Car accidents can cause a lot of damage and it’s not just the physical damage to your car or injuries to yourself and your passengers that victims are left to deal with. The financial burden of recovering from a collision can be just as devastating and it can make a significant impact on your life and your future.
Car repairs are not cheap and often the damage from even a minor car accident can set a driver back thousands of dollars. Add hospital bills and ongoing medical care in the event of an injury and an accident victim could be facing piles of unexpected bills.
One way to compensate for the unknown is insurance coverage which offers a measure of protection and financial security for the unexpected, especially auto insurance. When you are involved in a car accident caused by another driver’s negligence or fault, you rely on your insurance coverage and the insurance coverage of the at-fault driver to cover the costs of the damage and the potential medical or healthcare costs you may have incurred.
State Laws for Uninsured Motorists
Colorado uses an “at-fault” system, or tort system, in which the person who caused the accident is held financially and legally responsible. This responsibility includes paying for the victim’s medical expenses, vehicle damage and associated costs, as well as any financial repercussions due to lost wages, pain and suffering or other complications.
If the at-fault driver is insured, payments are usually negotiated between the insurance companies. But when an at-fault driver does not have insurance, or has too little to cover the damages, a victim can turn to uninsured or underinsured motorist coverage for help.
Drivers who have uninsured motorist coverage included in their insurance policies can receive payments and financial support when they are involved in an accident with a driver who does not have insurance. However, the benefits of these uninsured motorist insurance policies can sometimes be extended to drivers who do not have the coverage included in their policies, as long as their insurance company cannot prove that the driver turned down or rejected the coverage.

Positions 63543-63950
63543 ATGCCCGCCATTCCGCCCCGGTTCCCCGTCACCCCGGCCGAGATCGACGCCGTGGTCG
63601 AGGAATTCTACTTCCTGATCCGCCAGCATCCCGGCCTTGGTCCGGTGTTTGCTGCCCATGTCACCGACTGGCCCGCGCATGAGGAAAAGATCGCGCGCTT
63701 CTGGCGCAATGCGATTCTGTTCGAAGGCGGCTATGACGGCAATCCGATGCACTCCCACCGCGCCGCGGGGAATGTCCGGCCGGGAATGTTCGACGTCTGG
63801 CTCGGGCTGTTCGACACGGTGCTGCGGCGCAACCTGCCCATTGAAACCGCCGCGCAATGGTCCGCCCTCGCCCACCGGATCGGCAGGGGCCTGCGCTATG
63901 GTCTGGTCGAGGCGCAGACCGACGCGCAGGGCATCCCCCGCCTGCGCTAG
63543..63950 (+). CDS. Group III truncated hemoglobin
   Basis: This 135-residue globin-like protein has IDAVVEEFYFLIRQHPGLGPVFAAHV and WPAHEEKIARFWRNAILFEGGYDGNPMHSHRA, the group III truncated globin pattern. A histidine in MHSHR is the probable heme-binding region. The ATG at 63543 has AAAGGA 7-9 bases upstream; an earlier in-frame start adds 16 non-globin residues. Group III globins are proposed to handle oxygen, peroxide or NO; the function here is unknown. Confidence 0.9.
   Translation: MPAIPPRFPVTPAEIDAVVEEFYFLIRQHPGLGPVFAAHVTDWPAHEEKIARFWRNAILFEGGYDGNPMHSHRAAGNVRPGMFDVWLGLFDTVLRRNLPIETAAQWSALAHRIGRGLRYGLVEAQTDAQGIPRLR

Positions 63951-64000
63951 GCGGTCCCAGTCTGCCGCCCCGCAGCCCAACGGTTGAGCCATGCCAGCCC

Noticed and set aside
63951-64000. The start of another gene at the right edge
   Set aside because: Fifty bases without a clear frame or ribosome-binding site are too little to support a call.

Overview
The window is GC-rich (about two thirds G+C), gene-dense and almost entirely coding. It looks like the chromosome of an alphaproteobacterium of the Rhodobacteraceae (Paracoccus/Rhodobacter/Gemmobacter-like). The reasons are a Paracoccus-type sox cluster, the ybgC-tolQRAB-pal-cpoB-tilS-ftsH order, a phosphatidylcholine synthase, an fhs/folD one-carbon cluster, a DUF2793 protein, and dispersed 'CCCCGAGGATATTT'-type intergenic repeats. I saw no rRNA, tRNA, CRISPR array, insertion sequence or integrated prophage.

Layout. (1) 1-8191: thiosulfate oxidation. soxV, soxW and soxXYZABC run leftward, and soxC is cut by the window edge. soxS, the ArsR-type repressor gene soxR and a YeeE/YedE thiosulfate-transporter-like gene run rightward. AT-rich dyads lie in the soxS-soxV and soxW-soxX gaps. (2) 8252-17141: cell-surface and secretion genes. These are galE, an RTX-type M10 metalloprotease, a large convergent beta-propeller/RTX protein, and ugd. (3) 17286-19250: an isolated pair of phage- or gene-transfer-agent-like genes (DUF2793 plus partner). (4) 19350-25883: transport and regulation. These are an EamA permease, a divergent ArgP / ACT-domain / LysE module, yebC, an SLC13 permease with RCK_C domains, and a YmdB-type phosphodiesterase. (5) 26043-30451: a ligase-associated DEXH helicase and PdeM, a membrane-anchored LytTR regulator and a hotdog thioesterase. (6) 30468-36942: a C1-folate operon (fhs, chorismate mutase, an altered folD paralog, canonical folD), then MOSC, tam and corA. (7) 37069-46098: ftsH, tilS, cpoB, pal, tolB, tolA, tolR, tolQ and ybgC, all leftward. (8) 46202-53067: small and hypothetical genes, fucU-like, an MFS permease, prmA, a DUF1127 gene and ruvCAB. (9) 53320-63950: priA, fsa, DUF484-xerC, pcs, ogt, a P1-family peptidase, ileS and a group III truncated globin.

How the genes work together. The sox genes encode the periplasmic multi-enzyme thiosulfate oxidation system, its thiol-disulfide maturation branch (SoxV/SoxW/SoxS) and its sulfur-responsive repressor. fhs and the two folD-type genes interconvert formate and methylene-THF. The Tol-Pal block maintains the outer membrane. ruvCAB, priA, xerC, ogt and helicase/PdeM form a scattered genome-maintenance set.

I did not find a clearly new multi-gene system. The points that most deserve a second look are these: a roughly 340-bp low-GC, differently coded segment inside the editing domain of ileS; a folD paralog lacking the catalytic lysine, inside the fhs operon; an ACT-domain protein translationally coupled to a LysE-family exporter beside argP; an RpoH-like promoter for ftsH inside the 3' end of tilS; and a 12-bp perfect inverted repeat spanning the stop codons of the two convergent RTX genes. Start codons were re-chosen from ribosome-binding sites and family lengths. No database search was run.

Rejection forms are included in policies that do not provide uninsured motorist coverage, but unless this document is signed and retained, a driver may have some leeway in seeking damages after an accident. In such circumstances, an injured driver may also be able to file a first-party claim, which is a liability claim filed against the driver’s own insurance policy.
At Levine Law, a Denver personal injury law firm, our attorneys represent drivers who have been injured or suffered damages to their vehicles as a result of someone else’s negligence. We also help car accident victims seek uninsured or underinsured motorist coverage after an accident involving an uninsured driver. To discuss your case and the options available to you in Colorado, contact one of our auto accident attorneys today.